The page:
The FBI has released its latest report on Active Records in the NICS Index as of 30 June 2013. NICS now contains the records of 22,610 renunciants who have been stripped of the right to purchase firearms in the United States. (None of them actually tried buying last month anyway, according to the federal denials report.) This is an increase of 413 since last month, 1,106 during the quarter, and 1,956 so far this year. Based on past trends there should be about four or five relinquishers for every six renunciants, meaning that somewhere around 750 people gave up citizenship last month in one way or another, if the FBI didn’t miss any — hard to verify, since the names on their list are not public.
Various upcoming data releases this month may provide a useful basis for comparison. South Korea’s Ministry of Foreign Affairs should be publishing not just their annual diplomatic whitebook (whose previous iteration revealed that 2,128 South Koreans gave up US passports or green cards in 2011), but also their biennial report on the status of overseas Korean populations. And of course, by the end of the month we are supposed to have the Federal Register quarterly name-and-shame list — though there is a high chance it will not be merely late but also laughably incomplete, just like last year when the FBI recorded 4,650 renunciants alone but the IRS named only 932 renunciants, relinquishers, and long-term-green-card-abandoners combined.
The US fiscal year for immigration (and other) purposes is October 1 to September 30. For example, fiscal year 2005 is from October 1, 2004 to September 30, 2005. I think they wrote “2000-2013 (May)” to specify that fiscal year 2013 has only been compiled until May. It includes 8 months (October to May).
Estimate for 2013: 11,185 ÷ 8 × 12 = 16,778, comparable to previous years.
@Shadow Raider, thanks! I’ve updated my statistics list with it. I’d have preferred for it to be since 1998, but 2000 will do too.
I was astonished at the increase of 800,000 in the DOS estimates of Americans living abroad from their 6.8 million estimate for January 2013 to the 7.6 million estimate for May 2013 (see below for links). In the 4.5 years since Obama took office, the number of Americans living abroad has increased by approx. 521,000 annually. If the 7.6 million Americans abroad represented a US state, it would be the 12th largest behind Virginia. If the calculated increase of 521,000 continues, by next year it will equal Virginia in population. In ten years, assuming the 521,000 annual increase continues, the population of Americans abroad would be around 12.8 million, the current size of Illinois and Pennsylvania, which are 5th and 6th in population.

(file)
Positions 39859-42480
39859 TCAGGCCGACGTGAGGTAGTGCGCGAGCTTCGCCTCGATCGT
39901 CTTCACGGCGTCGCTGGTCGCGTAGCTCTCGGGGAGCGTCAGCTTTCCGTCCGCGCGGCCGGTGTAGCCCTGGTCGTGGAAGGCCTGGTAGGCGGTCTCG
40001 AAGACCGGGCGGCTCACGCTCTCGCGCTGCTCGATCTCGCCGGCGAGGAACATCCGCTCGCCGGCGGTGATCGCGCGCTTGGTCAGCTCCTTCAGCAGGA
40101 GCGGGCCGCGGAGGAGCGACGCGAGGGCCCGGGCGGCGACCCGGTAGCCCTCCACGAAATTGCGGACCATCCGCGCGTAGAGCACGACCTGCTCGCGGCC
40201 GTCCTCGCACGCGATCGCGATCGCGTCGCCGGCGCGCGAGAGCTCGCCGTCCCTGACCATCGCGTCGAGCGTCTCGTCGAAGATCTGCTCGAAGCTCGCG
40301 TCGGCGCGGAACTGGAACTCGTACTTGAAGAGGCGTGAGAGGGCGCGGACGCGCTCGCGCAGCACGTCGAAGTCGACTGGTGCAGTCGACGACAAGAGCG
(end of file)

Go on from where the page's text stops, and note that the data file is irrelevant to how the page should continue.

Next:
A brief review of literature on US emigration shows:
1) A US Census study from 1995 calculated that 243,000 Americans emigrated annually (195,000 foreign-born Americans and 48,000 native-born Americans).
2) A 2011 study indicates that 1.0 to 1.5% of foreign-born Americans emigrate annually, or 380,000 per year. (This study does not include emigration of native-born Americans).
3) A UN study from 2006 indicates that 58,800 Americans emigrate annually to Canada (22,200), France (5,700), Italy (9,500) and UK (21,400). US emigration to other countries was not determined.
4) US News reported in 2008 that around 3 million Americans become expats annually, although the article offers little support for this assertion. I presume this figure is gross and is not net of returning Americans.
1) The number of Americans abroad is increasing and the rate of net emigration appears to have increased in recent years.
2) Americans abroad represent about 2.4% of Americans in the US and in ten years might reach around 3.5%, based on current trends.
3) The US political system and structures generally ignore US citizens abroad (except for tax purposes) in spite of the fact that their population size is nearly that of the 11th largest state.
May 2013: 7’600’000 (DOS/ BCA)
Jan 2013: 6’800’000 (DOS/ BCA)
(Link to Jan 2013 DOS/ BCA fact sheet is no longer available. Link is now for May 2013.)
2011: 6’320’000 (DOS)
2009: 5’256’600 (DOS)
1999: 3’784’693 (DOS/ BCA)
(see p. 2 for 2009 and 1999 figures)
For lack of anywhere else to place this news, the Swiss “Bundesamt für Migration” reported today that 396 US citizens received Swiss citizenship in 2012:
This is an increase of 113, or 39.9%, from the 2011 figure of 283 naturalizations of US citizens:
Let’s try this post again.
For lack of anywhere else to place this comparison, the Swiss “Bundesamt für Migration” reported today that 396 US citizens received Swiss citizenship in 2012:
The annual average is 271 naturalizations of Americans for the period 2000 to 2011. This represents a 46.1% increase over the 271 average and a 39.9% over the 2011 figure of 283 naturalizations.
“Erwerb der Schweizer Bürgrechts nach früherer Staatsangehörigkeit, 1981-2011”
Although one year doesn’t make a trend, my expectation is that there will be greater numbers of US citizens naturalizing in Switzerland than in the past. The expected driver is FATCA and the ongoing difficulties of Americans resident in Switzerland to maintain ordinary banking relationships in Switzerland.